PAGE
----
When we compare the average activation rates and sensitivity levels of genes in gene network models, we encounter a pattern that no one has noticed before. Well, could you notice this interesting pattern?

As we mentioned earlier, genes that are always active or always non-functional are not too sensitive. However, the main thing to notice is that the sensitivity values ​​always stay above a certain curve. So is it a biological requirement for gene networks to work, or is it a requirement of the mathematical definition of sentience?

At this point, biology continues to provide more clues. The “channeling” effect that genes have on other genes has long been a subject of debate among researchers. This characteristic expresses the determining effect of a specific gene on the activity of another gene. For example, if gene B is deactivated in all cases where gene A is active, it means that gene A channels gene B to become non-functional. In a more restrictive version of this phenomenon, called “nested channeling”, all genes that affect a certain gene have a say in the activity of that a hierarchical order. Our observations show that an intense nested channeling effect is found in the gene networks. When we compare the activity and susceptibility of genes alone with this particular condition, the stones begin to set in. The genes least responsive to their activity levels should have this nested feature.

When examining this phenomenon mathematically, it is not possible to go under the curve created by those with nested structures.

This curve, which determines the minimum sensitivity, has a fractal structure. In the complexity of biology, it is not uncommon to see such a degree of order and structure. The pyramidal structure of a Romanesco cauliflower and the capillaries surrounding our lungs are just a few of the fractal structures we encounter in living organisms. This curve is also known as the “Blancmange” curve, which was proposed by Teiji Takagi in 1901 as a continuous function at any point, and not differentiable at any point (no tangent can be drawn at any point). The Blancmange curve, which was only known with this feature for a hundred years, now also acquires biological significance.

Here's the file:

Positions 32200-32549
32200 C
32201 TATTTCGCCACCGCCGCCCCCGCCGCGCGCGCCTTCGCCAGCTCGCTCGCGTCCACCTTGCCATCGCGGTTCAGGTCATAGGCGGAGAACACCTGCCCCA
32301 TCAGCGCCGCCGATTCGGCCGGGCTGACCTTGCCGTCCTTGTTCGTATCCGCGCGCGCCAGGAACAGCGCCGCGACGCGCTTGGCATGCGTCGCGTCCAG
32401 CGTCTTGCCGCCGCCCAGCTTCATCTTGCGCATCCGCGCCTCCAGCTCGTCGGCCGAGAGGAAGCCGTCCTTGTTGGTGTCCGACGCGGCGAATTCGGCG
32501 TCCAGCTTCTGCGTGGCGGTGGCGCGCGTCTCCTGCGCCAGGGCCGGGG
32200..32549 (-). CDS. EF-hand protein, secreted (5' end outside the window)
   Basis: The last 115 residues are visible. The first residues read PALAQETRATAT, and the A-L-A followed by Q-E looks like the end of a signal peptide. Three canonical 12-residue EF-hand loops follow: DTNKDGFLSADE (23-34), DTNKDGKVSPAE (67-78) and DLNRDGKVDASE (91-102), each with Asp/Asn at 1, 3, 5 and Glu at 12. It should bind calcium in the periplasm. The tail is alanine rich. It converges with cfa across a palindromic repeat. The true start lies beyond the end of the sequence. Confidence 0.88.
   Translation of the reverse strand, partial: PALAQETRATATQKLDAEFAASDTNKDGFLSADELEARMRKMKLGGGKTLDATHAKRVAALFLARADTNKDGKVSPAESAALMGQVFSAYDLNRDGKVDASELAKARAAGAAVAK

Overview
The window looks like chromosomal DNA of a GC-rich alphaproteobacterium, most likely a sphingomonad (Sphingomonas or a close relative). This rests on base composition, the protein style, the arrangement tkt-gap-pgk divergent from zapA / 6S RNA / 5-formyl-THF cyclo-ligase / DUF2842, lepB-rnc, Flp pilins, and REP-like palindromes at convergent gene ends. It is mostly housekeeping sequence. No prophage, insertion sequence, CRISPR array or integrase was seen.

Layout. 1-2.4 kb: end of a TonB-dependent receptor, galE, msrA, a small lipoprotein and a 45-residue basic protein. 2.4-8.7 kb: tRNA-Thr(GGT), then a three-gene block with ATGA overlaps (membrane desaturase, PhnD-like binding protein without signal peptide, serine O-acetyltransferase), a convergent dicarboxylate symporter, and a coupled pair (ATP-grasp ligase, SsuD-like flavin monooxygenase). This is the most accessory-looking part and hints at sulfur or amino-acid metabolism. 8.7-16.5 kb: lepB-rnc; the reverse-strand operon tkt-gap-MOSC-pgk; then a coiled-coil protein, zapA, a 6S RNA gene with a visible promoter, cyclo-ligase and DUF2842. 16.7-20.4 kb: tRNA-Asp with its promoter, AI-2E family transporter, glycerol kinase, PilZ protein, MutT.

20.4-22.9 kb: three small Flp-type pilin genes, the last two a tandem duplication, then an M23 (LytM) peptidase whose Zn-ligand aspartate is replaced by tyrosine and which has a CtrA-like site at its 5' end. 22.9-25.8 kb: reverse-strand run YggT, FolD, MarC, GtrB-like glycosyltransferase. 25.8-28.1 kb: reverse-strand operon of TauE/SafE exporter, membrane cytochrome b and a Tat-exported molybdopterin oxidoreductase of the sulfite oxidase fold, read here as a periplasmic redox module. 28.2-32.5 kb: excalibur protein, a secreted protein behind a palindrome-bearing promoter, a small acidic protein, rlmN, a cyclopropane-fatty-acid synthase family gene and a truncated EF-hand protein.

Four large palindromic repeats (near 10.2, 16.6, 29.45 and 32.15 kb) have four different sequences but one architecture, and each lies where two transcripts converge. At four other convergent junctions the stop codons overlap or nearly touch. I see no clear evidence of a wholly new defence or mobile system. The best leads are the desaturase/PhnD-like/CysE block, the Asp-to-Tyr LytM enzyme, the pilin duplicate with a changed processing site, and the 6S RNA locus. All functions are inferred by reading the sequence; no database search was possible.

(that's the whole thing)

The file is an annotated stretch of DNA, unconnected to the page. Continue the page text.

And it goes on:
After these observations, even though Kauffman’s “edge of chaos” argument and minimal gene sensitivity in gene networks seem to contradict each other at first glance, they actually agree quite well. According to Kauffman, gene networks should neither be too stable nor too chaotic, but our observations show that individual genes have the most stable structure possible relative to their average activity levels. The characteristics of individual genes can lead to different observations in the networks formed by the genes. Just like how simple movements of migrating birds in relation to each other create a dance performance.

In summary, we have discovered a hidden fractal pattern within the complex interaction networks of cell biology. This fractal boundary acts as an invisible wall, pushing organisms towards the frontier of order and chaos, most suitable for living systems. Our findings were recently published in Physical examination letters, the most prestigious journal in the field of physics and mathematics. We were pleasantly surprised to learn that it was also chosen for “Editor’s Pick”, a list that highlights about one in seven letters because of its importance or special appeal.

As we draw inspiration from nature in the world of design and engineering, biological observations are also the engine of pure scientific progress. Our study provides deeper insight into the interplay between mathematics and biology and informs further studies on both fronts. We are currently continuing our investigations on the theoretical level by examining the cases where the nested structure above is sometimes broken. Now we continue our studies with the theoretical examination of the cases where this nested structure follows an on-and-off pattern and the sensitivity levels of these networks.